"When President Biden took office, there were 2 million Americans vaccinated," Jeffries continued. "One year later, 200 million Americans are fully vaccinated. That doesn't happen by accident. It's because President Biden and the Democrats in the House and the Senate have leaned into the science, to the evidence, to standing up a robust public health infrastructure, and now we are seeing the fruits of that work."
Jeffries failed to note when discussing the number of Americans vaccinated that the Food and Drug Administration didn't grant its first emergency use authorization to a COVID-19 vaccine until December 2020, just one month before President Trump left office. Biden has had the vaccines available to the public throughout his presidency.
Biden's new push to portray the pandemic as part of a new normal is in stark contrast to what he's said consistently about the pandemic from the 2020 presidential campaign to last month.
Biden campaigned on the promise that he was "going to shut down the virus," attacking Trump for suggesting Americans should accept COVID-19 as a part of life and adapt accordingly — as opposed to a more heavy-handed response.
At the final presidential debate in 2020, Trump said the country was "learning to live with" the virus. Biden derided Trump for striking an optimistic tone.
"My response: We're not learning to live with — we're learning to die with it," Biden wrote on his campaign website after the debate. "And there is a dark winter ahead."
Once in office, Biden pledged one day after his inauguration, "We will defeat this pandemic" — a message he repeated often over the next year.
Prominent Democrats, such as House Speaker Nancy Pelosi (D-Calif.), similarly made clear the goal had to be total victory by eradicating the pandemic.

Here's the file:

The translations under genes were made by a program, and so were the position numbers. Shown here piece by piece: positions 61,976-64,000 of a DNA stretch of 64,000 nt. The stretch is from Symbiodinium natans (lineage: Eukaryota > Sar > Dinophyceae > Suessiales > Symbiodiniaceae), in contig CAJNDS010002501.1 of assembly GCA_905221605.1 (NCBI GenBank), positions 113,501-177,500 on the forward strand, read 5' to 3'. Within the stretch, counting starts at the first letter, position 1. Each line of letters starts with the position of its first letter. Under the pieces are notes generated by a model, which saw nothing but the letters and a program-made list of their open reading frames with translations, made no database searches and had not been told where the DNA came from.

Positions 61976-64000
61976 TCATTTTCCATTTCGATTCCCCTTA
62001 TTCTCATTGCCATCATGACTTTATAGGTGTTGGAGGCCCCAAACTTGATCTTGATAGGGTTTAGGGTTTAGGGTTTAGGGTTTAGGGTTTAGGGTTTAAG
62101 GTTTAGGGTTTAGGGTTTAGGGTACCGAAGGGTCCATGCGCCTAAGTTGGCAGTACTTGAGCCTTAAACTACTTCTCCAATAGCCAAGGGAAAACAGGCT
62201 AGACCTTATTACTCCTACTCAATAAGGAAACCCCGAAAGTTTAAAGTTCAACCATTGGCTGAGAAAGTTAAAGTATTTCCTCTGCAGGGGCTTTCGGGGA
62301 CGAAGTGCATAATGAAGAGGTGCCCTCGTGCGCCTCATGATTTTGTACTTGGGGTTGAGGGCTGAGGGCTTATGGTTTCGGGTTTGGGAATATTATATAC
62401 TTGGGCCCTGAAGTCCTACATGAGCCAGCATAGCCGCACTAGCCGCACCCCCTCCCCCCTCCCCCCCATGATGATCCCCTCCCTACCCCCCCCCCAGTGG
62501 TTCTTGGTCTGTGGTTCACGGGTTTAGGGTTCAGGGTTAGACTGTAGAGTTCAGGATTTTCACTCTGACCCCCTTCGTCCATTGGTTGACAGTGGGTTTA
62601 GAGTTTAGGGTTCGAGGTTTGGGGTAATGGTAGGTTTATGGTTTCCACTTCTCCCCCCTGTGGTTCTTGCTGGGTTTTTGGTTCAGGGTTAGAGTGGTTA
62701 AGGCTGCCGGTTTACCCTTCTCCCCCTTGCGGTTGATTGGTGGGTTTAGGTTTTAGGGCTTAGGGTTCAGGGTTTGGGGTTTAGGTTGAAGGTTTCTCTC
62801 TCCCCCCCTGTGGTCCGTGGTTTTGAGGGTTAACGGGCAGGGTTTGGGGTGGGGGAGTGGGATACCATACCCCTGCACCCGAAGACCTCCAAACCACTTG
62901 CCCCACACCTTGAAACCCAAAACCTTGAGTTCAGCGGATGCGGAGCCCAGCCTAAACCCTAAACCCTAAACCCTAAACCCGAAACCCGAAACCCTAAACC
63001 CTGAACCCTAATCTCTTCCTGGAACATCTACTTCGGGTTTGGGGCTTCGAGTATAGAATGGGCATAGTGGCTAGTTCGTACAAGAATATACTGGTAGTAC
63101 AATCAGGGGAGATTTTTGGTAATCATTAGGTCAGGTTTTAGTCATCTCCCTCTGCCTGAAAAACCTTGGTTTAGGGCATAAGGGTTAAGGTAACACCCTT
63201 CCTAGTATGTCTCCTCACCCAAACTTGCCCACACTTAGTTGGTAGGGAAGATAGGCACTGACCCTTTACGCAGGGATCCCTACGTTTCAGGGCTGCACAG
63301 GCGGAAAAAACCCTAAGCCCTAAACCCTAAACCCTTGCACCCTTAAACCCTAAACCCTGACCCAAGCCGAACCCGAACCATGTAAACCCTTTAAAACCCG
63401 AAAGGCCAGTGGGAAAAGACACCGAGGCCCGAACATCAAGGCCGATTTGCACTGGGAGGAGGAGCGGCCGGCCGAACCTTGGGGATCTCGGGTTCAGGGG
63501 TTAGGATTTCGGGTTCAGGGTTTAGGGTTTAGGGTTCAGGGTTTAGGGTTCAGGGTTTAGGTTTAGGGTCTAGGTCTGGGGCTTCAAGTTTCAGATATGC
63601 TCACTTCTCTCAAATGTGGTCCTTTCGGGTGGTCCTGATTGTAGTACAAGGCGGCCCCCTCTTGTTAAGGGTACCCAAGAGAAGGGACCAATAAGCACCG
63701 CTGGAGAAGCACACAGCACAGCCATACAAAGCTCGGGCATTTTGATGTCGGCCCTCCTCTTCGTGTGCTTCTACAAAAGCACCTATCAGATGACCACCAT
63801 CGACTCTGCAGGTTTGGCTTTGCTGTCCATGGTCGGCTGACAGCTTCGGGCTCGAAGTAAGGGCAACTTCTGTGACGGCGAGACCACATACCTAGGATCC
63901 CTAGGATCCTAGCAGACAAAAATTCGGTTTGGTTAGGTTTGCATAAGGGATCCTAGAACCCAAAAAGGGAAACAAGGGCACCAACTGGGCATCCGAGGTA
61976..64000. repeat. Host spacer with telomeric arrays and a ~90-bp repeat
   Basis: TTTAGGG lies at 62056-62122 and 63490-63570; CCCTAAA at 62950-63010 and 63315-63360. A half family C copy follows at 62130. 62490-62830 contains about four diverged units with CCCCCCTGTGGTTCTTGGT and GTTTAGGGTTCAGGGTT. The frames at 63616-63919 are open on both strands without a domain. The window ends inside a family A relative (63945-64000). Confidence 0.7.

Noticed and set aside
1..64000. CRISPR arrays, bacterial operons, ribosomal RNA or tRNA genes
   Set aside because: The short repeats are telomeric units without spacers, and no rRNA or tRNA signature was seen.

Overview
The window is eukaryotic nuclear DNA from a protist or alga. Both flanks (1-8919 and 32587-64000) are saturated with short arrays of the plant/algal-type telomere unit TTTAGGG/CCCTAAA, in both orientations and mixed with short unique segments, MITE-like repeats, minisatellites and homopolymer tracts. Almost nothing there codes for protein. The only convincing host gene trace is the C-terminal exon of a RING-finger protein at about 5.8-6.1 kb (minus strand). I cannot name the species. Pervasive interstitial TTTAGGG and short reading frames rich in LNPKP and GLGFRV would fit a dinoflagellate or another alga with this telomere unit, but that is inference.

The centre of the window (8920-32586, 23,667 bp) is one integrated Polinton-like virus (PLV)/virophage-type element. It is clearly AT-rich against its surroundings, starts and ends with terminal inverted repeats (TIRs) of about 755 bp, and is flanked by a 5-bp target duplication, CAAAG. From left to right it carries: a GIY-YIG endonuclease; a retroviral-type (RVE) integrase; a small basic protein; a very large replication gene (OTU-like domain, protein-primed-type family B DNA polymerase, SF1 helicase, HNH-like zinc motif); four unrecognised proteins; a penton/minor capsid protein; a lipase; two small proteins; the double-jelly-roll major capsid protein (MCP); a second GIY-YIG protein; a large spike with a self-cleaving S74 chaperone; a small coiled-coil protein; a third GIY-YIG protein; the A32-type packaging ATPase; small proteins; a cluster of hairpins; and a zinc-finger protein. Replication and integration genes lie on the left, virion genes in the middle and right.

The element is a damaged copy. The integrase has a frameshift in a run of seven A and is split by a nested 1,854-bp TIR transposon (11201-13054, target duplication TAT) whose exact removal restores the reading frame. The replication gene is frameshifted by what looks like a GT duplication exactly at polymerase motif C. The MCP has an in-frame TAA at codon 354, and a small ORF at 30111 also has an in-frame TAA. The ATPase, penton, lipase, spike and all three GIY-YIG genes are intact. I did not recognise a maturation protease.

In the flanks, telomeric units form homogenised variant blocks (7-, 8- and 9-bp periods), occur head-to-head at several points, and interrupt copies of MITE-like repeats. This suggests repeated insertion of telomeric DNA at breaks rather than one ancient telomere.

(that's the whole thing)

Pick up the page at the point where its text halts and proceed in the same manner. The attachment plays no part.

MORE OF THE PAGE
"Our most urgent priority will continue to be defeating the coronavirus," she declared. "And defeat it we will."
Governors of blue states employed identical rhetoric. "Thanks to the dedication of hard-working New Yorkers, we continue to make progress every day in defeating the COVID beast once and for all," former New York Gov. Andrew Cuomo (D) said last year.
When discussing their response to the virus, Democratic leaders frequently spoke of the pandemic as a battlefield, and the war could only be won with COVID-19's unconditional surrender.
As a result, several blue states kept in place COVID-19 lockdown measures — first implemented nationwide in the early spring of 2020 — long after red states, which opened up much earlier, most notably Florida.
"It seemed like the narrative was no one could talk about individual rights," Florida Gov. Ron DeSantis (R) told the conservative legal group the Federalist Society on Friday. "It's all about lockdown. You can't have an open state. You can't have kids in school. You can't do all that. We viewed it the opposite. The default needs to be freedom."
In large part due to loosening pandemic restrictions, states led by Republican governors are overwhelmingly leading the economic recovery, according to data from the Federal Reserve and the Labor Department. States led by Democratic governors have been lagging behind with steeper job losses and higher unemployment.
However, the record when it comes to death rates from COVID-19 is more mixed. Deep red Mississippi, for example, leads the nation in deaths per 100,000 people, while deep blue New Jersey ranks third.
After the lockdown measures eased up even in blue states, Democrats pushed to continue mask and COVID-19 vaccine mandates, castigating Republicans for resisting.
They "are passing laws and signing orders that forbid people from doing the right thing," Biden said last summer of DeSantis, Texas Gov. Greg Abbott, and other Republican governors who opposed such measures. "If you aren't going to help, at least get out of the way."
This week, however, the White House is signaling it intends to follow blue states easing restrictions and embrace a new posture toward the pandemic. Biden and fellow Democrats say it's due to reductions in COVID-19 cases and hospitalizations. But critics argue the pivot is based in politics, not science.
"The data did not change. You guys changed," conservative pundit Ben Shapiro said this week, referring to Democrats. "This is all about: 'Trust us, give us the power, and we will protect you.'"